We do not need the Uttarakhand High Court to inform us that our two premier rivers Ganges and Yamuna are 'living entities'. We have known about that from our childhood. This fact was further reinforced when Prime Minister Narendra Modi, standing for elections from Varanasi three years ago, declared he was the son of Mother Ganges and swore to restore the river to its pristine glory.
To move away from these platitudes, it must be emphasised that Indians have been trying to clean up the Ganges for the last thirty years. Thousands of crores of rupees have been spent to no avail and the Modi government has also allocated another $3 billion over five years to clean this sacred river.
The reality is that more than one billion gallons of raw sewage and industrial effluents enter the Ganges every day and it is now ranked one of the ten most polluted rivers in the world.
Varanasi with its population of five million has 33 nallahs which are dumping their untreated sewage and muck into the Ganges. Rather than make a grandiose intervention, the head of the Natural Division of Intach, decided a small but meaningful cleaning up operation could make a substantive difference in cleaning up the river.
"We had cut our teeth in cleaning up the Palam nallah in Dwarka in 2012. Prior to that, we had cleaned up the Kushak nallah in Chankyapuri in 2010 and the east Taj drain which crosses the eastern entrance of the Taj Mahal. This was such a foul smelling drain that tourists would cover their nose to enter from this side. This clean up was undertaken last year," said the be-spectacled, grey-haired Bhatnagar sitting in his cabin tucked away in once corner of the Intach office in New Delhi.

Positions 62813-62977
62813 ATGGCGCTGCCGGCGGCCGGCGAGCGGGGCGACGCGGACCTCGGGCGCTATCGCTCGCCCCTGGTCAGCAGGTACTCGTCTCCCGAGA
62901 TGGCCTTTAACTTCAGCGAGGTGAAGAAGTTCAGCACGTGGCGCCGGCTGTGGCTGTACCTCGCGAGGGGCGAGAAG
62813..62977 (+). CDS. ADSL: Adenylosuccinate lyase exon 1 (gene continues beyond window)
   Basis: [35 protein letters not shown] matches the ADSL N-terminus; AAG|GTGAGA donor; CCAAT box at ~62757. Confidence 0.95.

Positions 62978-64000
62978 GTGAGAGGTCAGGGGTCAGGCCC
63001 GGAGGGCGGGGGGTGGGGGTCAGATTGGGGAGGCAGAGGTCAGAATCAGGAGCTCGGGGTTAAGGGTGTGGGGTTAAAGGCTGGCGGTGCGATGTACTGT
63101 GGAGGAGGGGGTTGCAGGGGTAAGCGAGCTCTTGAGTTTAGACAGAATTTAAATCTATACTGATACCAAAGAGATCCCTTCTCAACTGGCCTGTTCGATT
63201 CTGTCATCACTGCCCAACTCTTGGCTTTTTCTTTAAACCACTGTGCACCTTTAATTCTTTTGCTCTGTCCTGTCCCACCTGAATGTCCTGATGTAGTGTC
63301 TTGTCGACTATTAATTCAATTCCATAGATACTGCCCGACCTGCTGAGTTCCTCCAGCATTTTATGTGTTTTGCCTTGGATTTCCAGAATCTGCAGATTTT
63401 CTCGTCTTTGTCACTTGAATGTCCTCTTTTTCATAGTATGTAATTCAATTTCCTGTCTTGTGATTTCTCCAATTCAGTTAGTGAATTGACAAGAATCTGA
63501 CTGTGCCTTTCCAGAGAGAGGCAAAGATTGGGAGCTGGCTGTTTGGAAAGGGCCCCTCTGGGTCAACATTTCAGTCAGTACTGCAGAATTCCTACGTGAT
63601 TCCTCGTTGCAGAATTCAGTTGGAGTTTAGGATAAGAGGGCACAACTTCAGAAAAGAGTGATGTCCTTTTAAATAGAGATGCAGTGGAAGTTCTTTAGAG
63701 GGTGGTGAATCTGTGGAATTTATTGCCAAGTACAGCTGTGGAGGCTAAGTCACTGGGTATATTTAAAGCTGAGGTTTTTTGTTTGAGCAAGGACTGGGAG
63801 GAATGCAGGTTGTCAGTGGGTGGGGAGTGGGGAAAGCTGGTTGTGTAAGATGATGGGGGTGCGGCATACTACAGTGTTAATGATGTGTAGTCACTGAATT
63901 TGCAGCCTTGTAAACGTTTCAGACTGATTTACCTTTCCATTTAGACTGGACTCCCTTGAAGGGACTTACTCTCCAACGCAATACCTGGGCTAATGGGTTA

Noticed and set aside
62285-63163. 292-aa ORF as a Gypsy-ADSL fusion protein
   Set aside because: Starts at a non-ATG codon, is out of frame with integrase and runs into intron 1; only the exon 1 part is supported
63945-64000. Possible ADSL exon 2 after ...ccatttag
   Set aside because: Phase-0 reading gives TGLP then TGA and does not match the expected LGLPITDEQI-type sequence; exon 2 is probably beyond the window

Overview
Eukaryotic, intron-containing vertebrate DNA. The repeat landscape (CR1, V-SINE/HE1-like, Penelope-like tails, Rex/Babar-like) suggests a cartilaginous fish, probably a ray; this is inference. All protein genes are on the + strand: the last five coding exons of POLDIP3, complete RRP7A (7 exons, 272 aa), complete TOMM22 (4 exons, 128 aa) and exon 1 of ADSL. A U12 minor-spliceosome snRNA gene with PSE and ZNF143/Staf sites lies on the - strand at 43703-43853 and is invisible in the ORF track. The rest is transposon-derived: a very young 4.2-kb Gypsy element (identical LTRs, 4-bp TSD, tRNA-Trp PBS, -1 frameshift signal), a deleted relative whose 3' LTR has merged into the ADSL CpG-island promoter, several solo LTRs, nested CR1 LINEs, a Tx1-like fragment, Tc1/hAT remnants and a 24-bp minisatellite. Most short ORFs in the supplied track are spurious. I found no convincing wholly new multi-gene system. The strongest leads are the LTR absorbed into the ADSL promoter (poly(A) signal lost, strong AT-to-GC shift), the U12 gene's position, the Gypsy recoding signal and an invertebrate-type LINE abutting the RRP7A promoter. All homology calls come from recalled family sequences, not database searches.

The nallahs are storm-water drains but because there are no proper sewer treatment plants (STP) in place in our cities including Delhi, Agra and Varanasi, these are serving as large sewers which are responsible for our rivers becoming highly polluted.
At the suggestion of Intach chairman Major General LK Gupta (retd), it was decided to clean up the Assi river which flows into the Ganges at the Assi Ghat in Varanasi. Assi river appears to be little more than a slushy, dirty drain choked with plastic and muck and it seems difficult to believe the poet and saint Tulsidas wrote his epic poem Ramcharitmanas on the banks of what has become a foul smelling river.
The strategy adopted by the three-member Intach team of scientists led by Ritu Singh who has specialised in forest ecology and environment was to place a large 100 litres of friendly bacteria concentrates along the Assi river. These help degrade organic waste, enhance dissolved oxygen levels and help remove the odour.
The Assi river meanders through very densely populated areas of the city and is discharging some 70 million litres of water into the Ganges which was found to have a biochemical oxygen demand value of 130 mg/l.
"Cone log filters placed in the water help provide surfaces to which the bacteria will cling. This bacteria is used in sewage treatments plants but this is the first time it has been applied to clean up a moving stream," said Bhatnagar.
"We build four weirs using coir log filters at 20 locations to help reduce the velocity of water and for filtration purposes of the suspended solids. Once the velocity of the flow becomes reduced, tubular rafts carrying aquatic plants suck up the pollutants from their roots," he said hastening to add that bacteria concentrates cannot be used to treat industrial effluents.